The disagreements are in the details, and the way you resolve them is by talking with people, understanding their point of view and what it is important to them, and sharing with them what your point of view is. I have found that when both sides are coming to the table with sincerity, you can actually get a lot more done and find a lot of common ground.

TT: Uber Eats has proposed a regulatory framework, while the union has suggested that a special law be passed before the government reviews the merger. What is your view on this matter?

West: It is important to note that the regulatory process around the acquisition and the work to reform gig work, although happening at the same time, are two separate processes. One is Taiwan-specific, in which the acquisition would go through a process and would be reviewed by Taiwanese regulators. There would be a period where we get input and feedback from a number of different stakeholders.

The regulatory work to reform gig work is a global effort, of which Taiwan is part.

We should look at them as separate, but parallel processes. You do not want to hold up one because of the other.

TT: Do you want the government in Taiwan to accelerate the reform on gig work?

West: We are not going to tell regulators how to do their jobs. We will follow the government process and engage with the government as it sees appropriate.

TT: Uber Eats recently announced third-party liability insurance for about 70,000 delivery partners on the platform. However, the union believes it should cover the period before and after accepting orders, and include delivery partners who walk or ride bicycles. Would you consider expanding this insurance coverage?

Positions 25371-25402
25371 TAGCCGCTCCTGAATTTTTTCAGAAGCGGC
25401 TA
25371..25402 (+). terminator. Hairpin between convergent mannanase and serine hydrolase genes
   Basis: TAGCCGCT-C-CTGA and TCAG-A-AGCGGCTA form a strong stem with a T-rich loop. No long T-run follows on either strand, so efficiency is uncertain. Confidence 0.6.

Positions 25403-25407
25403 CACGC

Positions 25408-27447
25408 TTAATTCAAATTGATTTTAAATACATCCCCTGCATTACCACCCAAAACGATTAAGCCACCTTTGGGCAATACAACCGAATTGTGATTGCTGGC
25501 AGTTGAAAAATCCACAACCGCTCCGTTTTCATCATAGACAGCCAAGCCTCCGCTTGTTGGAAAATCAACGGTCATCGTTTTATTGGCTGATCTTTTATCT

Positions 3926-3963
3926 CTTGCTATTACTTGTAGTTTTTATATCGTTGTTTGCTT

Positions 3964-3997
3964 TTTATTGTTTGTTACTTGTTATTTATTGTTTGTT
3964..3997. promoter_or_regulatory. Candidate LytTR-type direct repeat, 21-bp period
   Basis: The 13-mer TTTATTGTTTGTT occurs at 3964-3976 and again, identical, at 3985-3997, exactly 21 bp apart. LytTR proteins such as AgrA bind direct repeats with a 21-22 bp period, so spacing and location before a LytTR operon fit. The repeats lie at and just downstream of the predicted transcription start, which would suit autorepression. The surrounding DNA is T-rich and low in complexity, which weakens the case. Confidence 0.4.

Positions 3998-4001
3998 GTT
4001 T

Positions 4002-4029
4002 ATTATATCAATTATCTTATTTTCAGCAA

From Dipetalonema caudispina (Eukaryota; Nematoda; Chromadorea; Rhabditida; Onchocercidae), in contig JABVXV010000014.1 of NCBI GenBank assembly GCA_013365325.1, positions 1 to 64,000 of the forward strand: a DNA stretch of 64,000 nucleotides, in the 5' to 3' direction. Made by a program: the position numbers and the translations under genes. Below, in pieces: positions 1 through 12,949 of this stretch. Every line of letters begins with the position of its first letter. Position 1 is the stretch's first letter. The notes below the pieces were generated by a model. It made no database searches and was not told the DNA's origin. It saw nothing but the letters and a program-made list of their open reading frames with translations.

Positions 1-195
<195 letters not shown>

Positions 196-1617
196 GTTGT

West: I am incredibly proud that Uber is the first, and so far the only, platform to offer this kind of third-party liability protection. One of the things I saw when I visited markets around the world is that wherever Uber enters the marketplace, it tends to raise the bar. There are safety features that we now take for granted, but did not exist before, such as audio recording functions on apps and emergency safety buttons.

This is an example of raising the bar: How do we make delivery work better and safer?

Offering third-party liability insurance is the way to do that. There would be discussions on how we improve that program going forward.

The new insurance program is to start on Saturday. We would see how it works and how it improves the platform experience, and then take lessons from that and the engagement we have with individuals.

TT: Speculation about Uber’s acquisition of Foodpanda’s Taiwan business have long persisted, with past reports indicating negotiation setbacks. What pivotal moments influenced the renegotiation process? How is Taiwan unique to Uber Eats’ business globally?

West: This deal is important is because Taiwan is an incredibly important market. Uber’s delivery business contributed more than NT$80 billion (US$2.47 billion) to the Taiwanese economy last year, so we recognize it is a very important market and business for us. That also means we feel a special responsibility to make sure we are doing everything we can to make it the best experience for consumers, delivery partners and restaurants.

Our platform has about 75,000 delivery partners and about 80,000 restaurants on it, many of which are small mom-and-pop restaurants.

It is a really dynamic market that we want to continue to deepen our connections to. That is why this deal is so important and attractive.

I cannot get into the day-to-day details of negotiations over the deal, but what is important is that we come to a mutual understanding and agreement.

We announced it publicly and we are going through a normal regulatory process for it.

Let me just say this: We believe this acquisition, if it is approved, would give consumers more selections. We also believe it would provide delivery partners with more earning opportunities, and small and medium sized businesses on our platform with a stronger demand.